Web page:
Originally published in The Declaration December 2015

Undertale at a glance looks a lot like a host of other indie games on the online market, utilizing the kind of primitive pixel graphics that many developers exploit for a cheap sense of nostalgia. It’s easy to be skeptical of the hype surrounding this particular title. How, after all, did a game made primarily by one person on a kickstarter budget achieve a higher review aggregate rating than Fallout 4, The Witcher III, and Metal Gear Solid V: The Phantom Pain?

The answer is through a charming cast of characters, whimsical design, and intelligent meta-criticism of video games, not to mention a truly impressive soundtrack. Undertale not only meets but also exceeds the hype around it in almost every way.

The game’s crowning achievement is the mercy mechanic. The player character is a human being fallen into a subterranean world of monsters, who must use their wits to survive and escape to the surface once again. The game follows in the footsteps of classic RPGs, incorporating random encounters and turn-based combat with monsters.

The twist is that this time, it’s possible to complete the game without killing a single enemy. What twists things even further is that doing so is the only way to achieve the “best” ending to the story. You can pet a guard dog instead of striking it, or pay a compliment to the frog monster you encounter, or try to cheer up the ghost who blocks your path forward, because he’s probably just feeling down. Killing remains an option, but violence has a permanent impact on the world of the game—and if you take this path, the game warns, “you’re gonna have a bad time.”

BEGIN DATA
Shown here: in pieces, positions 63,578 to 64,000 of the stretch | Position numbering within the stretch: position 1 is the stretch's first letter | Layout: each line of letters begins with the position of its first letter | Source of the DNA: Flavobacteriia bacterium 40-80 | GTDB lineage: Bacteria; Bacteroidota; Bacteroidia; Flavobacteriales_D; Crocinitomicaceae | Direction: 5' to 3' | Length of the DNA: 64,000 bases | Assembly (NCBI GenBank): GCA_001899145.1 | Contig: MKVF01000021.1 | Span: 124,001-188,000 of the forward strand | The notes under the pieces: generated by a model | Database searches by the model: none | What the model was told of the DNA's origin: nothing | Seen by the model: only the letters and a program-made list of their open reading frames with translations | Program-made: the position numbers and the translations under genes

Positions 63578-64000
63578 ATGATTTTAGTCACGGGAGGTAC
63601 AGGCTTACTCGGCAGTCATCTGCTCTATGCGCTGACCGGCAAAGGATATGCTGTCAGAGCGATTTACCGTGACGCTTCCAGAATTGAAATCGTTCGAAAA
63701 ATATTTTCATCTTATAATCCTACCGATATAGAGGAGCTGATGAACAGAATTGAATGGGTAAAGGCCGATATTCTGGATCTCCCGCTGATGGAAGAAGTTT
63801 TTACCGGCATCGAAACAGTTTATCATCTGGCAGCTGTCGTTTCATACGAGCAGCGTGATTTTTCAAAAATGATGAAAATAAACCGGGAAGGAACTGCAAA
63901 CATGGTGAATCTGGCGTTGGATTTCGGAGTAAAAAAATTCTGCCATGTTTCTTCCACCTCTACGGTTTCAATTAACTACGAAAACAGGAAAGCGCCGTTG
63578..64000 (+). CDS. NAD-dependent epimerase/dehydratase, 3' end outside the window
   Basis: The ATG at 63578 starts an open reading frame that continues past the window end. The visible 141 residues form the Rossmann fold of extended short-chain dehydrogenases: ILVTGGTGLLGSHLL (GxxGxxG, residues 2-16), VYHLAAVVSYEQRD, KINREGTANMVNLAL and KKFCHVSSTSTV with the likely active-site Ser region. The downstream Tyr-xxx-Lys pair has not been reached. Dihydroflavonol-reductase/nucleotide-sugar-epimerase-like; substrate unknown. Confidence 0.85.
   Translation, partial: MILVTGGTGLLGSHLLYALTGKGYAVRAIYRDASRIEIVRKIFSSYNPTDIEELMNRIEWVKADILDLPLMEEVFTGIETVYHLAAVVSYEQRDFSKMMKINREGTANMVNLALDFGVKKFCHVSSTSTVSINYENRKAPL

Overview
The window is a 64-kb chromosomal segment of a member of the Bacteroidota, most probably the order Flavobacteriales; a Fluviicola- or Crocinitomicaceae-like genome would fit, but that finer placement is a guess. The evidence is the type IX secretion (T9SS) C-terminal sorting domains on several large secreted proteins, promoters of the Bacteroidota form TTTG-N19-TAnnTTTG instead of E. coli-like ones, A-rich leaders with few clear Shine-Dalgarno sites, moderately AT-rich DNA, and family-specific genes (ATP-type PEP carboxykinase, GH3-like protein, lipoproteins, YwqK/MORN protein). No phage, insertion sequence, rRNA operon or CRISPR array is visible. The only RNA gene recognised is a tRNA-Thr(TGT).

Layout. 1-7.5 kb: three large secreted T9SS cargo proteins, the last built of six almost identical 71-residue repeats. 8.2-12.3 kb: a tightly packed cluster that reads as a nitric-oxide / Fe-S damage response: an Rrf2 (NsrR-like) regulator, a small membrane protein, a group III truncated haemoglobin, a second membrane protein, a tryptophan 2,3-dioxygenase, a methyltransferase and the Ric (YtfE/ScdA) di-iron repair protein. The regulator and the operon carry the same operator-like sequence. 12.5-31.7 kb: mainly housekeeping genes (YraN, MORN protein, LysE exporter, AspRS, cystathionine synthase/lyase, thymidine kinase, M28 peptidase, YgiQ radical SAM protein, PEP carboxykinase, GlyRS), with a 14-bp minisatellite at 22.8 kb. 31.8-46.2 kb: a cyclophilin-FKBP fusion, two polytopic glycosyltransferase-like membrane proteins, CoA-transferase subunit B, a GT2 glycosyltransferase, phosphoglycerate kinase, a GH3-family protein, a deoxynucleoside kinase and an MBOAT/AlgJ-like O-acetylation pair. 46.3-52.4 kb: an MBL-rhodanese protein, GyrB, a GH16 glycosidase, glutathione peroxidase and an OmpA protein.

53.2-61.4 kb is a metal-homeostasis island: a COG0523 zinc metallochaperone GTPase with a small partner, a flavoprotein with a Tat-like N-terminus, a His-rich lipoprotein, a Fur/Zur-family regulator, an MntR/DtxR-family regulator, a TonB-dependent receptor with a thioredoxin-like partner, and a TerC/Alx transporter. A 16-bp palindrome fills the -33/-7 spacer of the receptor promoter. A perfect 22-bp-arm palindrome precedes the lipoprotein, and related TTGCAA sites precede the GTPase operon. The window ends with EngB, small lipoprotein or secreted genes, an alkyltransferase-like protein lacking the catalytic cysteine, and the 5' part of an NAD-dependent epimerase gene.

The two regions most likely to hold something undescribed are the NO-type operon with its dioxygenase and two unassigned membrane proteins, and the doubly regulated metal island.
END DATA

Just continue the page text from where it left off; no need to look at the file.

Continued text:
The RPG genre has a long history of gameplay mechanics that run counter to in-game messages. Final Fantasy VII, for example, asks you to care about ecological impact at the same time as it forces you into a world where nature is fraught with hostile monsters you must kill to gain experience and power. Undertale is extraordinary for the way it subverts these kinds of hypocrisies, characterizing the player who would strip a virtual world of its life and resources for the sake of maxing out statistics as nothing less than a monster himself.

Toby Fox, the game’s creator, previously composed music for Homestuck, a webcomic with similar commentaries on video games and the culture that surrounds them. He also created a hacked version of the SNES cult classic Earthbound, a game with a spirit and a sense of humor that is foundational to Undertale.

The success of this, his first original production, changes the paradigm for video games as a medium and an art form. In an industry that gives most of its attention to annually released franchises with Hollywood budgets and massive development teams, it serves as a reminder of what really makes a game great. For Undertale, it’s meaningful choices, strong story and character writing, and a heart of pure gold under its unassuming exterior.

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